Hillel Gruenberg was born and raised in New Rochelle, a close suburb of New York City. Hillel received a BA from the State University of New York in Binghamton, where he majored in History and Philosophy, Politics and Law (PPL) with a concentration in Middle East and North African Studies. Hillel spent his first year of university study at the Hebrew University while also working in irrigation on a Kibbutz in southwestern Israel. Additionally, he was an Intern in the Israeli Knesset the summer prior to completing his BA. The year following his graduation from SUNY Binghamton, Hillel enrolled as a non-degree graduate student at the Hebrew University in preparation for his doctoral degree studies program. Currently Hillel is a PhD candidate in the Joint PhD Program in Hebrew & Judaic Studies and History at New York University, specializing in Israeli/Zionist Political History. His chief interests include the encounter between Zionism and Liberalism in practice and theory as well as the adaptation of Zionist ideologies to the Israeli political sphere.
Shay Hazkani, PhD Awarded Spring 2016
Shay Hazkani received his PhD in the joint program of the Department of Hebrew and Judaic Studies and the Department of History. Originally from Israel, Shay received his Master’s Degree in Arab Studies from the Center for Contemporary Arab Studies at Georgetown University and his B.A in Middle Eastern Studies from Tel Aviv University. His research focuses on subaltern and socio-cultural history of the Arab-Israeli conflict. Prior to starting his Masters, Shay worked for seven years as a West Bank correspondent and as a war correspondent for Israeli radio and television, where he covered the Second Intifada, the 2005 Israeli pull-out from Gaza and the 2006 war in Lebanon. Besides reporting on the daily clashes, Shay took special interest in human rights issues and the Israeli settler movement.
Shira Klein, PhD Awarded Spring 2012
Dr Shira Klein is an Assistant Professor of History at Chapman University, where she teaches Jewish, European, migration, and Holocaust history. She received her BA from Tel Aviv University and her MA from La Sapienza University in Rome. She completed her PhD in 2012 at New York University, where she was a proud member of the Taub Center for Israel Studies. Dr Klein is currently revising her doctoral dissertation into a book manuscript, a cultural history of Italian Jewry and its diaspora in the United States and Palestine. It enquires into the experiences of Italian Jews from the time of emancipation in the nineteenth century until after the Holocaust. Dr Klein has received a Yad Hanadiv Fellowship in Jewish Studies for 2014-2015, which will enable her to spend the year in Israel working on her manuscript.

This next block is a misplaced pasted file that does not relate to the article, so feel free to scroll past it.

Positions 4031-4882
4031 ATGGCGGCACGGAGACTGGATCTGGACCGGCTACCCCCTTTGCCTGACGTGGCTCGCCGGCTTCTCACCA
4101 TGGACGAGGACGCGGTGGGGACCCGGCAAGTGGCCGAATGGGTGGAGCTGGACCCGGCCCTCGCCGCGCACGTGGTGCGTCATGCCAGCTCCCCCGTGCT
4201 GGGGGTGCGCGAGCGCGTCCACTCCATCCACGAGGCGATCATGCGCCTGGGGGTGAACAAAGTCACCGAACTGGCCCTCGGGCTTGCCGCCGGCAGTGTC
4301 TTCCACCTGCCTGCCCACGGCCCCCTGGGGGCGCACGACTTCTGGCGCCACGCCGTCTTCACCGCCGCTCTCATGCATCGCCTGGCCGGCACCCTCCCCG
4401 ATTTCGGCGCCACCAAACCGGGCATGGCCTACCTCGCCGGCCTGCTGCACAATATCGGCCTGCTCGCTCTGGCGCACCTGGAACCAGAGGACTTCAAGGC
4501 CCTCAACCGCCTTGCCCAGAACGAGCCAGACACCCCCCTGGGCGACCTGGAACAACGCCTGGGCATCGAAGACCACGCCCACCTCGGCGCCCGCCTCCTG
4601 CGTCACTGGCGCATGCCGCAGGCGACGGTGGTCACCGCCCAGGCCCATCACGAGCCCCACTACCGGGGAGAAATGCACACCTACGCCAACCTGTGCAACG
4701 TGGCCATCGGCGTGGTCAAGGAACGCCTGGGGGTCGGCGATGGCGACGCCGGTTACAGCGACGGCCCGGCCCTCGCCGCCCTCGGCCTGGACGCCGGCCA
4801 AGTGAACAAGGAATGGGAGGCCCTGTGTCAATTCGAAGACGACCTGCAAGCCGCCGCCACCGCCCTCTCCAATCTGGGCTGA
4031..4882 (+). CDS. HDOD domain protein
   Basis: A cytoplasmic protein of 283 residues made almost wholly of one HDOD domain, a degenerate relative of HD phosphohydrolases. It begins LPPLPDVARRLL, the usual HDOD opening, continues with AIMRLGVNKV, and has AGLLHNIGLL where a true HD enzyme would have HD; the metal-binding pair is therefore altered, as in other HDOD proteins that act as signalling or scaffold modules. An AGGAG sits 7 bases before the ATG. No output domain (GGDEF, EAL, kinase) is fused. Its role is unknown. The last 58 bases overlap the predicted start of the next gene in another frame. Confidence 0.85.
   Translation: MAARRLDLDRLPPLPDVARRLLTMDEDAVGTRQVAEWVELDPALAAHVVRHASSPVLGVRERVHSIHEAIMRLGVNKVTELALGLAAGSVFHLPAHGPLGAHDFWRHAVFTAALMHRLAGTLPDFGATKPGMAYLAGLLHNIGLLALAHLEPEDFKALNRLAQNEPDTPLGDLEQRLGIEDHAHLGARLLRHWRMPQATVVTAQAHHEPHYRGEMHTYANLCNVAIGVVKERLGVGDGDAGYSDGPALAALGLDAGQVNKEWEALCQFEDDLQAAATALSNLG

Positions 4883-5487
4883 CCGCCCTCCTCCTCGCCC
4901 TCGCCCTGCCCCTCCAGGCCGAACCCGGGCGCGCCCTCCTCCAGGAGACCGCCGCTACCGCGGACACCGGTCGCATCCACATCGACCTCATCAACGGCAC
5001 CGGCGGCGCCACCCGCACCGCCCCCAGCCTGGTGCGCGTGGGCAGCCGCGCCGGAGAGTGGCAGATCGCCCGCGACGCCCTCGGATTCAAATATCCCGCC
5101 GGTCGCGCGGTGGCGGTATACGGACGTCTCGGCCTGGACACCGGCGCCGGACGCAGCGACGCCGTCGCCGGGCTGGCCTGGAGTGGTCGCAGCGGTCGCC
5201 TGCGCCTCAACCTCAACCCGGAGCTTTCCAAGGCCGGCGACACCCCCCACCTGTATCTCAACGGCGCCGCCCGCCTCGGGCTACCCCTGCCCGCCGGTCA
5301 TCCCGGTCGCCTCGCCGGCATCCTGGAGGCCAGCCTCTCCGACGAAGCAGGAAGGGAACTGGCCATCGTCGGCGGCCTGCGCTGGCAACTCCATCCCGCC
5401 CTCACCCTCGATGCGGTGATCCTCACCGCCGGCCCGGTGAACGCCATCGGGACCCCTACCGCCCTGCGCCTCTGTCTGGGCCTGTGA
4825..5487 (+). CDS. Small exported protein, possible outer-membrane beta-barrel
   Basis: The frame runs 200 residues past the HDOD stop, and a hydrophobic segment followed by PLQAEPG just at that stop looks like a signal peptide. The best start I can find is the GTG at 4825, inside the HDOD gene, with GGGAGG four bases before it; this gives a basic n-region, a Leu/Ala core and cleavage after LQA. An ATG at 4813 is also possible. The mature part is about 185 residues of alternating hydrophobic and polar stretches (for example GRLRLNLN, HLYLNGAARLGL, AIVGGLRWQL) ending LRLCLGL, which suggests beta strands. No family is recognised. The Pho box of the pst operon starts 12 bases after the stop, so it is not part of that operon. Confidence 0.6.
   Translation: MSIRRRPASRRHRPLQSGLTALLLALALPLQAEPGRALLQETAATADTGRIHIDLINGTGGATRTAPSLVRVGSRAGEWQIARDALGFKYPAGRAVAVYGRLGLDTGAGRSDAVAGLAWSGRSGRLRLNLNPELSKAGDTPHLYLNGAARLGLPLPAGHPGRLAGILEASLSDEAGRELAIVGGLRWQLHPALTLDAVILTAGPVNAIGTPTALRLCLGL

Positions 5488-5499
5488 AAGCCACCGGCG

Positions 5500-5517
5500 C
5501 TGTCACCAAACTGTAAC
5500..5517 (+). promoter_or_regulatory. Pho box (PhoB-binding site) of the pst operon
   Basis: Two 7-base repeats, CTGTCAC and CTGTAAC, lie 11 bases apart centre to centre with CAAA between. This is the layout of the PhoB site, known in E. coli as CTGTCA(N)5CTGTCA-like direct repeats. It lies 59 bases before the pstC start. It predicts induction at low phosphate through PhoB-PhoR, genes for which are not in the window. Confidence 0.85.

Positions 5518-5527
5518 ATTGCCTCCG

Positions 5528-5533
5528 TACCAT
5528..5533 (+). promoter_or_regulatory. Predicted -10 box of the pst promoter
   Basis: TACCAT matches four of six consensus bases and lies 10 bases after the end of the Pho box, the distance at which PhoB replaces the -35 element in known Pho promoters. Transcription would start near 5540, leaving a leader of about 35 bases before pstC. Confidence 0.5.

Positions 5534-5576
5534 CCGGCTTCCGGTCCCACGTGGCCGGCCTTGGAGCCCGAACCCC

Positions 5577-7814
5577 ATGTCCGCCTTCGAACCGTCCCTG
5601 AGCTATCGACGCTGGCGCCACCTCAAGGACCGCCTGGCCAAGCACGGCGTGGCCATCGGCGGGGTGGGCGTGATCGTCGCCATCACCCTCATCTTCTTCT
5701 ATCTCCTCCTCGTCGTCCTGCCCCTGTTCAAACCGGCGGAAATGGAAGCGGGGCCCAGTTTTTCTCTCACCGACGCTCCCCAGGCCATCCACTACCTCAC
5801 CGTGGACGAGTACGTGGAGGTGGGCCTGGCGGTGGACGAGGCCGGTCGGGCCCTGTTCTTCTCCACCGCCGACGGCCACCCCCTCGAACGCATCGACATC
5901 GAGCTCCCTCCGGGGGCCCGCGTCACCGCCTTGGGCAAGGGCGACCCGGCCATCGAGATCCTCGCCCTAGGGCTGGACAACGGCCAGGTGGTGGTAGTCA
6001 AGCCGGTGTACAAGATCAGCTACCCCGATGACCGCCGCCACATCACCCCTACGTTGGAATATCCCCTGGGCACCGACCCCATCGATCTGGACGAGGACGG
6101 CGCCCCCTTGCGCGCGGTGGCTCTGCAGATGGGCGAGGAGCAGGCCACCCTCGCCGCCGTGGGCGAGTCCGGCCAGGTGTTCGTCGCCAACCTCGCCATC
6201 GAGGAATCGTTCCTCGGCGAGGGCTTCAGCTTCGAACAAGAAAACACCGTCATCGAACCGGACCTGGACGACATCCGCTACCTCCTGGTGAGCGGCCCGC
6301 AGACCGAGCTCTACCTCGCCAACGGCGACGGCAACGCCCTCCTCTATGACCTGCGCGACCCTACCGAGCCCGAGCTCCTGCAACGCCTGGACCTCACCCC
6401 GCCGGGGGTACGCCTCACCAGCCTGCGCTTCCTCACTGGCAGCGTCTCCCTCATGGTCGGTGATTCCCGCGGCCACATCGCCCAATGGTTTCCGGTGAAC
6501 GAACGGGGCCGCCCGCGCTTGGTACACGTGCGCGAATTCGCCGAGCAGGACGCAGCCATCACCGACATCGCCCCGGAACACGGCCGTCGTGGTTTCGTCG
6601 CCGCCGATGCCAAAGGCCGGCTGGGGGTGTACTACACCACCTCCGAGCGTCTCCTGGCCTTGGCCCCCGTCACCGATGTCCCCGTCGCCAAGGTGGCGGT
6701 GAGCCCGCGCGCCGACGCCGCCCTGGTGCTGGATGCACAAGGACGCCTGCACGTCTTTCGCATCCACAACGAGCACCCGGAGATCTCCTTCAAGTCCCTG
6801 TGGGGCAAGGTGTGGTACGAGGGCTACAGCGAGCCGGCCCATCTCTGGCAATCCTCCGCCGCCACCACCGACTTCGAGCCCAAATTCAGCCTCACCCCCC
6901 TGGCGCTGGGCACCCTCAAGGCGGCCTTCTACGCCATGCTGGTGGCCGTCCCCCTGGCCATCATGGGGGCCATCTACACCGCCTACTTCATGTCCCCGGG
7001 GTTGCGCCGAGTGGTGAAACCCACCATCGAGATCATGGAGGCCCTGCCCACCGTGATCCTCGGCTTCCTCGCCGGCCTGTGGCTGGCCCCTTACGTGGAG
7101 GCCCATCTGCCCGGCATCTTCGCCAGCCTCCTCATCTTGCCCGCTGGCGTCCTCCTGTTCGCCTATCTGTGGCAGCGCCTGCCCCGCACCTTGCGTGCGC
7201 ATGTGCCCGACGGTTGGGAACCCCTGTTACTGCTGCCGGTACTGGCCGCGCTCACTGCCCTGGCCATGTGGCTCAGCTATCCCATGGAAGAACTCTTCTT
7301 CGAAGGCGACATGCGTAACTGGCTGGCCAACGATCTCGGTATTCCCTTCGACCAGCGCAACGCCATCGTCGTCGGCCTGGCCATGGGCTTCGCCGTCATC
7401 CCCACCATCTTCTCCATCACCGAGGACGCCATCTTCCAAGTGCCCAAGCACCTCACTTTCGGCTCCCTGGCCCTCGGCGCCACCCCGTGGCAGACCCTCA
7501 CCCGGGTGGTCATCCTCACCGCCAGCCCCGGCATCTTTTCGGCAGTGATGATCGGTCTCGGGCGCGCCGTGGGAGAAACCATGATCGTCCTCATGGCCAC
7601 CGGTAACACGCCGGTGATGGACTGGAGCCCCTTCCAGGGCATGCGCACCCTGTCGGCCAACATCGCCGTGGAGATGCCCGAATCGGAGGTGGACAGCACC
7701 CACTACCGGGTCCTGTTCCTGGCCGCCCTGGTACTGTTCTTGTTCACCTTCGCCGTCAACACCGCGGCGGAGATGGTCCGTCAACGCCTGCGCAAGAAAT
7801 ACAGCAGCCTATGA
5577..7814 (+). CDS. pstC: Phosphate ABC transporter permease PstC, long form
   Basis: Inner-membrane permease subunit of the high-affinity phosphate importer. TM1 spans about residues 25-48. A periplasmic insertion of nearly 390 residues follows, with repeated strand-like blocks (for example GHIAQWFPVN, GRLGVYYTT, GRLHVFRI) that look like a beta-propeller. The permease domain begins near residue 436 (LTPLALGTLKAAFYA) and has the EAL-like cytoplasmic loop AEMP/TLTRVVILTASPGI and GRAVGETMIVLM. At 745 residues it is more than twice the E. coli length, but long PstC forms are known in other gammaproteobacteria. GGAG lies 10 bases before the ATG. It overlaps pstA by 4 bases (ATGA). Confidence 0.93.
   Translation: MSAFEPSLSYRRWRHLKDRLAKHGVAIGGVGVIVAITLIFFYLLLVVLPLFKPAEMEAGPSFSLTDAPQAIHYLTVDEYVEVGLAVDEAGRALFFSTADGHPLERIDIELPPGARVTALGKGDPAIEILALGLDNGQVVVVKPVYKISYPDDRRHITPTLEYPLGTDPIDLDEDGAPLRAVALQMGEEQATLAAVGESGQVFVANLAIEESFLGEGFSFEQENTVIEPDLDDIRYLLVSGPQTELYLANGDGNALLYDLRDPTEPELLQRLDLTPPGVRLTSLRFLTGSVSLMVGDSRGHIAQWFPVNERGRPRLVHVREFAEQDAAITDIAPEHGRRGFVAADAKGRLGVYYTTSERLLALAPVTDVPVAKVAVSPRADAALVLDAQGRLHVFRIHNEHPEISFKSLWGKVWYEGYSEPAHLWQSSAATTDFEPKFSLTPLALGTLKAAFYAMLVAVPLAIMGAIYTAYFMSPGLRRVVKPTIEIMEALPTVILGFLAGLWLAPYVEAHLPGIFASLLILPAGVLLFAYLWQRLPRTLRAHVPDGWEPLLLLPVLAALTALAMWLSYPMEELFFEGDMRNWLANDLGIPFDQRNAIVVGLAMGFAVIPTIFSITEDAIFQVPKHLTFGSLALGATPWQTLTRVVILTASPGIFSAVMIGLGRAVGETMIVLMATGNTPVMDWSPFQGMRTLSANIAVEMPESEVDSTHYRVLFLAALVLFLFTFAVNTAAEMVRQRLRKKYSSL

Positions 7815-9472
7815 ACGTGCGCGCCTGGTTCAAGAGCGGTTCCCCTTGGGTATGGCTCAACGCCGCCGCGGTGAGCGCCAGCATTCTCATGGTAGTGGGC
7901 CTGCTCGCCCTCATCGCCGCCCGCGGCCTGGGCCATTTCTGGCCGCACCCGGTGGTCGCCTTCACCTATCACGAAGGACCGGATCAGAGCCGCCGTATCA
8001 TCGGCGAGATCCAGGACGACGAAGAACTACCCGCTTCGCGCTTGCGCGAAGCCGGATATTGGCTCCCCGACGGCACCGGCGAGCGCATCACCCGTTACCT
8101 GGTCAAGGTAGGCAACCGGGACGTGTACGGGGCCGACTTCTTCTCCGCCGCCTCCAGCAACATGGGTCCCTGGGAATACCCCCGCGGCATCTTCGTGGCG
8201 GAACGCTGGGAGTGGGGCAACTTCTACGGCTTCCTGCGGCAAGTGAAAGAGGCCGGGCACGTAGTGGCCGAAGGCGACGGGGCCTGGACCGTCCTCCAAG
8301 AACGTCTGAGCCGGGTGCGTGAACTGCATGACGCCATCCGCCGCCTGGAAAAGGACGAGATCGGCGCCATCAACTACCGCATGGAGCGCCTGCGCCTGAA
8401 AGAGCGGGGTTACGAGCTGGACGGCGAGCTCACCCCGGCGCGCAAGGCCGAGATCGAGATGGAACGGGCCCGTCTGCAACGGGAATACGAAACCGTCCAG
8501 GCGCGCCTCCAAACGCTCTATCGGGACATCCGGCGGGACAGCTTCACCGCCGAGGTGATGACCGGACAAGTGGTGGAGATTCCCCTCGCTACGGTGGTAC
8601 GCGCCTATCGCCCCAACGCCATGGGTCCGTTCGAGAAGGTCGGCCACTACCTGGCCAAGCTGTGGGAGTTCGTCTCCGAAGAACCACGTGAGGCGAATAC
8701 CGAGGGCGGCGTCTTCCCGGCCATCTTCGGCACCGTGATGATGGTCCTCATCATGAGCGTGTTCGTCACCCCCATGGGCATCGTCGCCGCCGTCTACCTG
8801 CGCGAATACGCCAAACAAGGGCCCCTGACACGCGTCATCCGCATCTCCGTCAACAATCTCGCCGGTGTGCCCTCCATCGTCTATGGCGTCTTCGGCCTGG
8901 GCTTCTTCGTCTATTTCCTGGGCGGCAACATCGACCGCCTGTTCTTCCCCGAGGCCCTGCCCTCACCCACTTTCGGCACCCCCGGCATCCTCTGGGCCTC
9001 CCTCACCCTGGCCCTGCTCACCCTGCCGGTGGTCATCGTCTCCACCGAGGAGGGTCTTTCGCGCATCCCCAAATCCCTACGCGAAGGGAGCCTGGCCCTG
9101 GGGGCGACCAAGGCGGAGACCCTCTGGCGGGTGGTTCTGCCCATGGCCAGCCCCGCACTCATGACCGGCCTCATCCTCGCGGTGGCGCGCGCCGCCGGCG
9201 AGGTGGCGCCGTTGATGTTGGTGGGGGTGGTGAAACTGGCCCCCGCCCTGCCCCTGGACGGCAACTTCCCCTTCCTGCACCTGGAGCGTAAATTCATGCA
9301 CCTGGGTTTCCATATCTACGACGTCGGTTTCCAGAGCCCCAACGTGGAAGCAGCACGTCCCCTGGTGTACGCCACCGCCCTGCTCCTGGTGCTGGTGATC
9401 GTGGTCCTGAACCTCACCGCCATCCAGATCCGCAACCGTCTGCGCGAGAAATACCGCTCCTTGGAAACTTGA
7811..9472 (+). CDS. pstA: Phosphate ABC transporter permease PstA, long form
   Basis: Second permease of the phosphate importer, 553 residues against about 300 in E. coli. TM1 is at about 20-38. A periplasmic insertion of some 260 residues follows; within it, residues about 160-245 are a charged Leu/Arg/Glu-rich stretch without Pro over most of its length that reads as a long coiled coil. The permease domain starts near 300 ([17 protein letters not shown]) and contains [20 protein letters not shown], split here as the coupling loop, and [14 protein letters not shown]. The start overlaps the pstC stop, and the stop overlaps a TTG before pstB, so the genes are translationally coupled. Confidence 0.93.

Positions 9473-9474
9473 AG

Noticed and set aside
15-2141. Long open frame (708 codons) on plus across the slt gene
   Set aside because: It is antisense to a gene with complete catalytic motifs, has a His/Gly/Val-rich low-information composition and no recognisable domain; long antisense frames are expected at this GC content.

Fredrik Meiton, PhD Awarded Spring 2015
Fredrik Meiton is a joint PhD student in History and Hebrew & Judaic Studies at New York University. He has a Bachelor’s degree in History from the University of Lund in Sweden, and an MPhil in Modern Middle East Studies from Oxford University. The working title of his dissertation is “The Electrification of Palestine.” It focuses on the political and social significance of electricity generation and distribution in Palestine during the period of British rule, 1917-1948.
Dan Tsahor, PhD Awarded Fall 2015
Amy Weiss, PhD Awarded Fall 2014
Amy Weiss, a native of New Providence, New Jersey, graduated Phi Beta Kappa and summa cum laude with a degree in Jewish Studies and sociology from Rutgers College, Rutgers University in 2005. As a student in both the Henry Rutgers Scholars Program and the Sociology Honors Program, she wrote her senior thesis on the religious and educational influences which impact American Jews’ decisions to make aliyah. She received her Master’s Degree in Jewish Studies from the Jewish Theological Seminary in 2007. Amy is currently enrolled in the joint PhD program in Hebrew & Judaic Studies and History at NYU. She intends to focus her research on the ways in which American ethnic groups influenced US public and foreign policy regarding Israel in the post-war period.
Shayna Weiss, PhD Awarded Fall 2014
Shayna Weiss is from Jacksonville, Florida. In 2007, she graduated from Brandeis University with a double major in Near Eastern and Judaic Studies and International and Global Studies. At Brandeis, she received highest honors for her thesis on religious women in the Israeli Defense Forces. She is a 2008 graduate of the Drisha Beit Midrash Program, in which she spent the year studying Talmud and other Jewish texts full time. Shayna is now a doctoral candidate at NYU in Hebrew and Judaic Studies and the Taub center for Israel Studies, focusing on issues of religion and gender in Israeli society. She is finishing her dissertation on the origins of gender segregation in the Israeli public sphere. During her "free time," she blogs about Israeli television and culture.